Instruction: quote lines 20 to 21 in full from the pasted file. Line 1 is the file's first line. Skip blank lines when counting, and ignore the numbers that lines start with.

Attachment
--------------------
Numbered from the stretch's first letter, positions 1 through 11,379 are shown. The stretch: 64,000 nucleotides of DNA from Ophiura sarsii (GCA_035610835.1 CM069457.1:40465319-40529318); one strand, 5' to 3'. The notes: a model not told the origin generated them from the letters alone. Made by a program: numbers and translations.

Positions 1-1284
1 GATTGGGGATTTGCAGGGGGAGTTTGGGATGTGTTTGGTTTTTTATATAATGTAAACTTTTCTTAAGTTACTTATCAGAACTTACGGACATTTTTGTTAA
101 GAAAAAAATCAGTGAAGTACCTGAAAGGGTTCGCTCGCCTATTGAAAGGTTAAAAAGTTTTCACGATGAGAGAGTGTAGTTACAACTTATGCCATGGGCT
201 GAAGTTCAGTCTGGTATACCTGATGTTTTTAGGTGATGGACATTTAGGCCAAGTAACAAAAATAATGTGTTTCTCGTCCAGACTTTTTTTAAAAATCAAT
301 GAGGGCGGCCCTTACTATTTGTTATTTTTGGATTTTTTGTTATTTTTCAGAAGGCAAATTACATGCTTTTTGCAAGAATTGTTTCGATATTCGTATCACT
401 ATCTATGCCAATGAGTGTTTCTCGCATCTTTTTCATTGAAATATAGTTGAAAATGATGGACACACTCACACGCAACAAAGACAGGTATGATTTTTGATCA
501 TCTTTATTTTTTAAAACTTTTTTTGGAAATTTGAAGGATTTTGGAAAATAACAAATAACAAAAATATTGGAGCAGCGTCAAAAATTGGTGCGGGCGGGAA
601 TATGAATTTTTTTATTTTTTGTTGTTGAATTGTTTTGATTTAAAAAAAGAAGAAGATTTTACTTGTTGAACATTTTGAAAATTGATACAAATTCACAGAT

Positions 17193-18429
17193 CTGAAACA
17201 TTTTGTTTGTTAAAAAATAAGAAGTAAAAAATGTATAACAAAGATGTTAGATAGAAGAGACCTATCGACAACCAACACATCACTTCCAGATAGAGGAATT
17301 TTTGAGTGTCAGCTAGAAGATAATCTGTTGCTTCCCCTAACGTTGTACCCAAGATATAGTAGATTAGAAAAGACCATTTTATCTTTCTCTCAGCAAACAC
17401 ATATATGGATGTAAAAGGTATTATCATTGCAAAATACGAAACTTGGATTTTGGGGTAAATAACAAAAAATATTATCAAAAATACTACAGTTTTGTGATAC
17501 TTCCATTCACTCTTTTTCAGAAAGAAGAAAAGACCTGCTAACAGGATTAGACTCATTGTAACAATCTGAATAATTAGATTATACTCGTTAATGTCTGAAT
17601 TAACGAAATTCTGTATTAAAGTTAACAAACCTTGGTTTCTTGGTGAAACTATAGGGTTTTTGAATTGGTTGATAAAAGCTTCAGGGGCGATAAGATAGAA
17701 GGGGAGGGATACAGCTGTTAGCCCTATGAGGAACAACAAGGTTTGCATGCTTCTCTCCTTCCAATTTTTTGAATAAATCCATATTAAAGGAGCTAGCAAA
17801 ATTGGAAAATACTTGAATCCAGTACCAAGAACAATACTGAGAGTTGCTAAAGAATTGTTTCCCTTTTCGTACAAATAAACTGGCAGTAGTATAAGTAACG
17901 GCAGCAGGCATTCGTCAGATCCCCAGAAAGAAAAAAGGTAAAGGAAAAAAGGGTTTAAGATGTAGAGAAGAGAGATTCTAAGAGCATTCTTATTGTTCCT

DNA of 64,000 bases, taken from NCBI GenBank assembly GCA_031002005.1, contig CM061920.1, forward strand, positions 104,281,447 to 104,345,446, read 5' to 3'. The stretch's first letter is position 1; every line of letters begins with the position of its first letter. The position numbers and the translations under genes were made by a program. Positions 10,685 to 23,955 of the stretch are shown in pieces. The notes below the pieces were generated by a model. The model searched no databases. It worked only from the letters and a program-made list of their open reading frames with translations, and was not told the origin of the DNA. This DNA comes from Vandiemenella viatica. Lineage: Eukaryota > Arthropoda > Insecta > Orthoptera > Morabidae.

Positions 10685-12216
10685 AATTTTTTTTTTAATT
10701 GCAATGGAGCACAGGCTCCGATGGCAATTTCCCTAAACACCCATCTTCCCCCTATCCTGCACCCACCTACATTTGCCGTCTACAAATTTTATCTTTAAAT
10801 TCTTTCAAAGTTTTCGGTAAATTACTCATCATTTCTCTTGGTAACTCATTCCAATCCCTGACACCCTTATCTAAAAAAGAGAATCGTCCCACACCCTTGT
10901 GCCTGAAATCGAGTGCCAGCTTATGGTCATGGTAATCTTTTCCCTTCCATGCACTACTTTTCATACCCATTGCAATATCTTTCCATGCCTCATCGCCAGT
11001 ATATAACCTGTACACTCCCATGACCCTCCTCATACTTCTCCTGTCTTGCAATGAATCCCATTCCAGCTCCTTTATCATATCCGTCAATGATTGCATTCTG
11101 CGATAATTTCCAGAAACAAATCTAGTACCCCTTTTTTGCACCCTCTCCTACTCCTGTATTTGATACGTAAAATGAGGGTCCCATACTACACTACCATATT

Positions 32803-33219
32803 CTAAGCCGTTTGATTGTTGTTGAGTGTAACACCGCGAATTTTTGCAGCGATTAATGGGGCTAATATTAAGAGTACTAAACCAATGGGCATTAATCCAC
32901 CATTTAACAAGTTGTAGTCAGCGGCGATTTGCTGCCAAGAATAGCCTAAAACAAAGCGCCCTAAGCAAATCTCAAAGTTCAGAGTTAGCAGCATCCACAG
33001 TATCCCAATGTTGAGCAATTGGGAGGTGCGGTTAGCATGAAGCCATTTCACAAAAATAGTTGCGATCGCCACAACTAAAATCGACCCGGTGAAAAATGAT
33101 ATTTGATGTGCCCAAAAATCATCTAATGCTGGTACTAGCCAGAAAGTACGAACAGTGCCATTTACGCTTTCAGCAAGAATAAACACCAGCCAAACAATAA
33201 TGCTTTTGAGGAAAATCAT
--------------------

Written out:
DNA of 64,000 bases, taken from NCBI GenBank assembly GCA_031002005.1, contig CM061920.1, forward strand, positions 104,281,447 to 104,345,446, read 5' to 3'. The stretch's first letter is position 1; every line of letters begins with the position of its first letter. The position numbers and the translations under genes were made by a program. Positions 10,685 to 23,955 of the stretch are shown in pieces. The notes below the pieces were generated by a model. The model searched no databases. It worked only from the letters and a program-made list of their open reading frames with translations, and was not told the origin of the DNA. This DNA comes from Vandiemenella viatica. Lineage: Eukaryota > Arthropoda > Insecta > Orthoptera > Morabidae.

Positions 10685-12216